Typically, a first stage or prefilter removes large particles, such as silt, sand, and sediments. This filter, equipped with a 5-micron element, often requires the most frequent replacement in a multiple-stage system, especially in areas where water is turbid or prone to stormwater runoff contamination.
The next stages in a whole house water filter system are designed to remove specific contaminants. Stage 2 filters may also be equipped with a 5-micron filter element, often comprised of activated carbon or a proprietary filter medium. These stages reduce or eliminate microorganisms like protozoan cysts, volatile organic compounds (VOCs), and certain chemical contaminants.
In a multi-stage reverse osmosis filtration system, the reverse osmosis filter comes next in the lineup. Reverse osmosis is a mechanical process where water is pumped under pressure through a semipermeable membrane. This membrane has a pore size of 0.0001 microns – an incredibly tiny size too small to see without powerful magnification. The membrane traps contaminants while letting water molecules pass through. A reverse osmosis filtration system stops up to 99% of contaminants from passing through; contaminants include:
A reverse osmosis filtration system can convert seawater into safe drinking water by filtering out the salts and other contaminants in commercial applications. In the home, these same filters produce clean, fresh, and safe water for use in bathing, cooking, and drinking.
After the water passes through the reverse osmosis chamber, it receives one final filtration process. Sometimes called a post-stage filter or polishing filter, this filter improves the taste, odor, and clarity of the water by using a carbon filter medium derived from coconut shells or similar plant materials.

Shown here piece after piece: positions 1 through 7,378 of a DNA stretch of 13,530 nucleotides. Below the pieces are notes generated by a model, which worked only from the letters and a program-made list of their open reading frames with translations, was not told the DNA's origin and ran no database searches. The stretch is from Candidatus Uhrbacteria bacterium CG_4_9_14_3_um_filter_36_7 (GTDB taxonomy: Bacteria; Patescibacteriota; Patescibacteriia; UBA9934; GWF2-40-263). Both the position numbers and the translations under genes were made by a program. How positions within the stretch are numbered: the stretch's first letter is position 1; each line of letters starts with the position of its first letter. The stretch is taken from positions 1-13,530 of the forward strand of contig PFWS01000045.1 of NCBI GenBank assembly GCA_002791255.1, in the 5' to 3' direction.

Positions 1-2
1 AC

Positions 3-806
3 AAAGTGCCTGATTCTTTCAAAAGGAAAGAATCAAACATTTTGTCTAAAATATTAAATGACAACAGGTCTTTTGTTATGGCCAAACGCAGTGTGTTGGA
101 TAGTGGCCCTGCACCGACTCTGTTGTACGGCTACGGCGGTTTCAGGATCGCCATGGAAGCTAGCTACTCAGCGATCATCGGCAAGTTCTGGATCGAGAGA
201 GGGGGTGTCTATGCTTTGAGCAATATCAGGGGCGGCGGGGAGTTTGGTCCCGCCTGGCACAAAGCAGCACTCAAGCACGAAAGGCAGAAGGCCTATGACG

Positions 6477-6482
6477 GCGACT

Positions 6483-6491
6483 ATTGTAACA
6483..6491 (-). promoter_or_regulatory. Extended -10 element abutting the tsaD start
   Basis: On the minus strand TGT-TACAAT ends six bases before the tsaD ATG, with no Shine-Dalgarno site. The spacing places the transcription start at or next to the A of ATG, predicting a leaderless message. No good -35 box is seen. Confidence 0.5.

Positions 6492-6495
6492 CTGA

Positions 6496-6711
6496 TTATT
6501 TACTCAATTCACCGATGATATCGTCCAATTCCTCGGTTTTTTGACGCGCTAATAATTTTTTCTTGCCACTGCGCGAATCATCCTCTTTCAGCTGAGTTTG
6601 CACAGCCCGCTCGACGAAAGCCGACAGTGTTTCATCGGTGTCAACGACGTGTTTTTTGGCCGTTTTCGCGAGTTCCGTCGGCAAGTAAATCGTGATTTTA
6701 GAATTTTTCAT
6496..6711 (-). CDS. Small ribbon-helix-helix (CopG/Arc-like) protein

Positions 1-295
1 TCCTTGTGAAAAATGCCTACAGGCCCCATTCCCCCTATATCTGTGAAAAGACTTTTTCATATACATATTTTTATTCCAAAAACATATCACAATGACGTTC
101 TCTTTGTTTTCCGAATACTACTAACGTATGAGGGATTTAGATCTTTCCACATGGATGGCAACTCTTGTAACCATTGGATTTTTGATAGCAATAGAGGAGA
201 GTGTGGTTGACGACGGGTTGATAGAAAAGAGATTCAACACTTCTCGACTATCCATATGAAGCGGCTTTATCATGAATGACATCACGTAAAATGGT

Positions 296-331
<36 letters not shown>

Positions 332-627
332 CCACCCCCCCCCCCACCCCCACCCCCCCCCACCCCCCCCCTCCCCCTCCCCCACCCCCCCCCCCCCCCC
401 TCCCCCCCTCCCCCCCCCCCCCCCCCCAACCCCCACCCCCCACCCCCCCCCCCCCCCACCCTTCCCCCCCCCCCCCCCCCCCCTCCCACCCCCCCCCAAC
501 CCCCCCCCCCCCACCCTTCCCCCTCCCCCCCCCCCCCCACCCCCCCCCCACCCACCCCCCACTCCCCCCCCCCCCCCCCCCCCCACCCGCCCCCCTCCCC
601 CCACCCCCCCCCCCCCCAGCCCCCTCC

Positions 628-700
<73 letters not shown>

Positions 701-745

Caring for Your Multi-Stage Water Filter System
Whole house water filter systems and other water filtration methods like reverse osmosis water filtration systems do an incredible job of rendering water safe for use around the home. With up to 99% effectiveness at removing harmful or unpleasant contaminants from drinking water, these systems represent a smart investment to keep you and your family safe.
A whole house water filter system is installed between the water supply lines serving the house and the faucets or fixtures in the house. A reverse osmosis filtration system is typically installed under the sink in the kitchen. It is only used to process water for drinking and cooking.
Maintenance of these systems is relatively easy. The multiple filter elements need only periodic replacement according to manufacturers’ recommendations. Filters may be held in screw-on enclosures or snapped into a quick-release mechanism; swapping the depleted filters out for fresh ones only takes a few minutes.
Contaminants in the water represent a real threat to your family’s health and safety. With a reverse osmosis filtration system, you get great-tasting and safe water as well as peace of mind. Now, when someone asks the question “How many water filter stages should I have?”, you will be prepared to provide them with the answers to their questions.